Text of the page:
Friday, January 16, 2015

Gone Girl - Sex, Marriage, and the Perils of Capital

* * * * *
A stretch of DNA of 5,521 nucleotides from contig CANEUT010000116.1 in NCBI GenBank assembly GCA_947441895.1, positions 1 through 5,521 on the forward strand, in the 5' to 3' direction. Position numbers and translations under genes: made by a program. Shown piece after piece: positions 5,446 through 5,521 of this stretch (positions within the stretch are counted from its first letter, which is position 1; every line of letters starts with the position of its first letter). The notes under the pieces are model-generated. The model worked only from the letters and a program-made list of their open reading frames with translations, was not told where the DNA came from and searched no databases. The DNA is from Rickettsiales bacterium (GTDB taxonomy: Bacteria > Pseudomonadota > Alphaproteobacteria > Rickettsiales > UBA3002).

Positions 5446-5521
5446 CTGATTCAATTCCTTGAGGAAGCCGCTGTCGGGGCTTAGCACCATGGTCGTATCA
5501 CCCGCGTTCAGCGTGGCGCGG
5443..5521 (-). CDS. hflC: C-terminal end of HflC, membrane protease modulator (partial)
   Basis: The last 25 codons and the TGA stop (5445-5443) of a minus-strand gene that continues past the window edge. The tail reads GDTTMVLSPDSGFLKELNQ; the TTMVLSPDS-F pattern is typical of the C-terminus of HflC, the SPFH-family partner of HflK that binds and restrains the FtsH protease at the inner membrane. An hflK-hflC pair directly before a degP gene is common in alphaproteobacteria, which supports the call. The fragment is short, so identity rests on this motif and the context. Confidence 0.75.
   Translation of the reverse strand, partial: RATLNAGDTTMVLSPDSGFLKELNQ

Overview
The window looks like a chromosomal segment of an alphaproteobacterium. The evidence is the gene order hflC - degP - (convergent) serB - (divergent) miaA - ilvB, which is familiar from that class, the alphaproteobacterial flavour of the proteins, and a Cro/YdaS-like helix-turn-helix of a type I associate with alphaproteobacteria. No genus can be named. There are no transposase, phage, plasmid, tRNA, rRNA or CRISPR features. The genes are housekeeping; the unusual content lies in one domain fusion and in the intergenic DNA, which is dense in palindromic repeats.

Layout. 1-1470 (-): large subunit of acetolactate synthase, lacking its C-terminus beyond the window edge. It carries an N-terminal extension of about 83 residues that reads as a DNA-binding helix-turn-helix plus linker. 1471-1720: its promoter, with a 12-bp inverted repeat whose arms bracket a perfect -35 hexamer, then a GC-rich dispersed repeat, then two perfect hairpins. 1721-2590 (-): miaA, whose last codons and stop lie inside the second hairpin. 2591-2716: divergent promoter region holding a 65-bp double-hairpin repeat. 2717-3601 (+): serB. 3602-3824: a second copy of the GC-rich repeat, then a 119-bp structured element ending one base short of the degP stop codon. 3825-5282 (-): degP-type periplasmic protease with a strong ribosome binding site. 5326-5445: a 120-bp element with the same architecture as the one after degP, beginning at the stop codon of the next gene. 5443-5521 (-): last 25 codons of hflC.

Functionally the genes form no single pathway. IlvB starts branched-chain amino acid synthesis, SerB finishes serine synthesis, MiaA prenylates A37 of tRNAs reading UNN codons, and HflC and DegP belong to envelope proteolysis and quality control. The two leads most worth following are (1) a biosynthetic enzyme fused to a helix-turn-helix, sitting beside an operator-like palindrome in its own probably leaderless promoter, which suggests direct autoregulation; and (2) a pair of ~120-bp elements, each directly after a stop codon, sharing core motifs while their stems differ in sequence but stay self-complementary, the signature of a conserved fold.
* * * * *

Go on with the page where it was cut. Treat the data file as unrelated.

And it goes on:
This began as a response in a conversation in a Facebook comments thread. Felt like I needed to preserve it. That's why it has no beginning, and no real end. I may come back and do some rewrites, but if not, know that it's just meant to be a rejoinder in a discussion on the deeper meanings in Gone Girl, hopefully traveling beyond treatment as a mere thriller or questions as to whether it's sexist, and on to its messaging regarding the society in which it is set. I think Gone Girl, to its credit, is about something even more pervasive and abstract of which relationships and their trajectories are only a moving part, and this is where it reveals itself as a companion piece (if we can agree, at least to a point, that an auteur like Fincher can reveal themes that are either outside the realm of its source material or are implicit in other source materials the director utilizes to such a degree that they become the themes of the cinematic auteur as well as that of the literary author) to Fight Club. To me, the realities of being with someone over a significant period of time cannot help but be influenced by, and are influenced in toxic ways by in Gone Girl, currency, capital, and the roles that marriage as an economic arrangement, a contract, pressures us to play. The second a hookup turns into a relationship, the economy is already in bed with you; everything from tolerating each others' preferences to embracing or critiquing the others' clothing styles or shaving habits is about how we earn or spend our currency or how we create and manage our public personae so as to make ourselves marketable. Even child-bearing becomes a way to keep up with the Joneses, a status marker that says you are who society wants you to become. The bad economy exposes weakness in a relationship because the way we tie emotional relations to economic ones, of necessity, in capitalistic society is the elephant in the room of ALL attempts to build a household. In a way, this is just the inversion of the romantic comedy formula, wherein women are asked to be the guards and keepers of the patriarchal/capitalist formula--that men are immature apes who waste their will-to-power on video games and meaningless sexual escapades until a wiser woman, who has internalized the codes of our occidental, anthropomorphic-monotheistic-turned-empirical-social-constructivist culture, shows him that his real duty is, as I pointed out above, to tuck his shirt in, breed, get a job that the current economy considers worthy of reward, and start feeding that money back into the economy by buying a house and car and get on with hiring some help. I don't think we can dismiss that, in this story, the man IS a psychopath, and the woman a sociopath, but I think this is no more literal, thematically, than Buffy being a slayer of Vampires and Angel being her vampire-with-a-soul lover who loses his soul when he experiences a (hot, sweaty, naked) moment of true happiness with his one true love. That is, I think psychopathy and sociopathy are fantasy devices illustrating who we are asked to be, and how that turns to poison when the structure fails us. The expectations on men that twists their love and their contractual promises into assertions of dominance, lionization of self, and acts of brutish violence unleashed upon the world at large; the expectations on women lead to subterfuge, acquisitiveness, and an anxiety about her empty nest, her empty womb. I think that Harris's performance reveals a certain creepier left turn that programming could take when a male combines the two lessons, using subterfuge and violence hand in hand, building his own nest, his own den of sterile trinkets and misdirected fantasies turned into grim sadomasochistic fantasia. So in a weird way, I think Fincher, despite his clinical, cynical outlook, is concerned with some of the same things I am, though from a perspective I'm inclined to call "masculist"--not so much sexist or misogynist as deeply and unrepentantly macho (a position to which I can relate, have at points in my development adopted, and which now simultaneously intoxicates and terrifies me when faced with it, which is why I watch Fight Club at least once a year while wondering if it's really healthy for me).


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